Thursday, December 23, 2010

Facing reality on dam development, according to a dam developer

Jia Jingsheng, head of an international dam organization, speaks out in favor of dams in International Water Power and Dam Construction: In 2001 the International Commission on Large Dams (ICOLD) issued its final comments about the World Commission on Dams’ report. In fact, the goals of dam construction that ICOLD insist upon aim to achieve the maximum possible benefits by minimising negative effects on social, environmental and ecological aspects, including cultural relics, through the full and rational utilisation of natural resources. The different kinds of schemes have to be carefully and thoroughly studied and screened by current regulations in order to attain a harmonious co-existence of mankind and nature. This idea can be viewed in various ICOLD bulletins and publications, and is something which is not significantly different from the goals mentioned in the WCD report.

However, the WCD report overlooked the huge benefits and improvements made on society and the environment by dam construction. And in many aspects, the 26 guidelines proposed in the report for the planning and implementation of future dams, don’t fully take into account the special conditions and the specific development phase of different countries. They are somewhat too idealistic. Therefore, it is inappropriate to require all countries and all international banking organisations to follow the same guidelines.

…Today, sustainable development and sustainability of the life in many parts of the world continue to be threatened by the scarcity of supplies of water, food and energy: 1.1B people are still lacking access to safe drinking water; 2.4B people are without the service of sanitation; and 2B people are waiting for electricity supply. We need more water and energy on one the hand; we need blue sky and clean water on the other. Multi-purpose dams and reservoirs are vital for human development.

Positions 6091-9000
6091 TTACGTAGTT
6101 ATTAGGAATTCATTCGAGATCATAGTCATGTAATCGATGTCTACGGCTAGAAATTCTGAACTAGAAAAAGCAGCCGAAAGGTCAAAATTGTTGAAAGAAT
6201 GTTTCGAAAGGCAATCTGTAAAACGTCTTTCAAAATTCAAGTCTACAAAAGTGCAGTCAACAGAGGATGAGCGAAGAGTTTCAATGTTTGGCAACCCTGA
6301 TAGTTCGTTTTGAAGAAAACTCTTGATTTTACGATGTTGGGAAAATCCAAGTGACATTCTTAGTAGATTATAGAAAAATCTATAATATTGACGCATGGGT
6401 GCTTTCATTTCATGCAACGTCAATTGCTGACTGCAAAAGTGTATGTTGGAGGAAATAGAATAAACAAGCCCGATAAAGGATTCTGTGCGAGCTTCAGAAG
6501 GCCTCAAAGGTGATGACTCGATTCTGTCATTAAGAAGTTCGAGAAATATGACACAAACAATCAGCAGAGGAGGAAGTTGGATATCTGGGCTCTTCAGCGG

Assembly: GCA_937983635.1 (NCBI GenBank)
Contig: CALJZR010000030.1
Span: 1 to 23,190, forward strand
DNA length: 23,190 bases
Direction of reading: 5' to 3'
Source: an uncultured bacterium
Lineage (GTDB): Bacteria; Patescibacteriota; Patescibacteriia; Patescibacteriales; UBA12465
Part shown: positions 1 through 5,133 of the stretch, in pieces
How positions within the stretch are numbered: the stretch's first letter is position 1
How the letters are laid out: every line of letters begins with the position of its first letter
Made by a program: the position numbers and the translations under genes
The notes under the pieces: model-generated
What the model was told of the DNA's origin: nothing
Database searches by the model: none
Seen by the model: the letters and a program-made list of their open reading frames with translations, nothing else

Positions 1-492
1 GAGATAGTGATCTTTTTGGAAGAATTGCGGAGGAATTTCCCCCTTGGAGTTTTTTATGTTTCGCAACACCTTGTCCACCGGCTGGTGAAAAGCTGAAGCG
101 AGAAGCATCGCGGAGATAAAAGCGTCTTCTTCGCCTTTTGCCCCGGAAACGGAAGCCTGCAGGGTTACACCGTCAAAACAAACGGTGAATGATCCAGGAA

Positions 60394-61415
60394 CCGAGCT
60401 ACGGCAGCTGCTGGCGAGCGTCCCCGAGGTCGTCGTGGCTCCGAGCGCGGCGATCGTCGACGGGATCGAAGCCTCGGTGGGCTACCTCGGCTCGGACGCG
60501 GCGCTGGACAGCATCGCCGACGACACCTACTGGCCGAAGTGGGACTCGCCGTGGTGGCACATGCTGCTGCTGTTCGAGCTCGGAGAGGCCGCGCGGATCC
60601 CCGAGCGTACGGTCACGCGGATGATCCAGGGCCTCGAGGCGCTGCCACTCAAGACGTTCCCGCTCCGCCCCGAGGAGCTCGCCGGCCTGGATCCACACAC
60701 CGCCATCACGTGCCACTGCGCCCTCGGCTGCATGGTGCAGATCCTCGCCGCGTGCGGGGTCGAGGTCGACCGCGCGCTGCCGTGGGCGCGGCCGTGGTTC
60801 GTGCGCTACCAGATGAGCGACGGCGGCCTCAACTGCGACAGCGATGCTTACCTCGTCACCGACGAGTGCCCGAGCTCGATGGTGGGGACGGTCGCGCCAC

…More and more people are recognising that water resources development is essential to achieve sustainable development. Insufficient water storage facilities will delay our ability to respond to global changes and to meet the Millennium Development Goals. In this context, a developing country has more urgent need for water storage facility development as the construction of water storage facilities is not only a crucial matter relating to economic development but also to survival and the alleviation of poverty….

Water intake tubes at Itaipu Dam in Brazil and Paraguay, shot by Wutzofant, Wikimedia Commons, under the Creative Commons Attribution-Share Alike 3.0 Unported license

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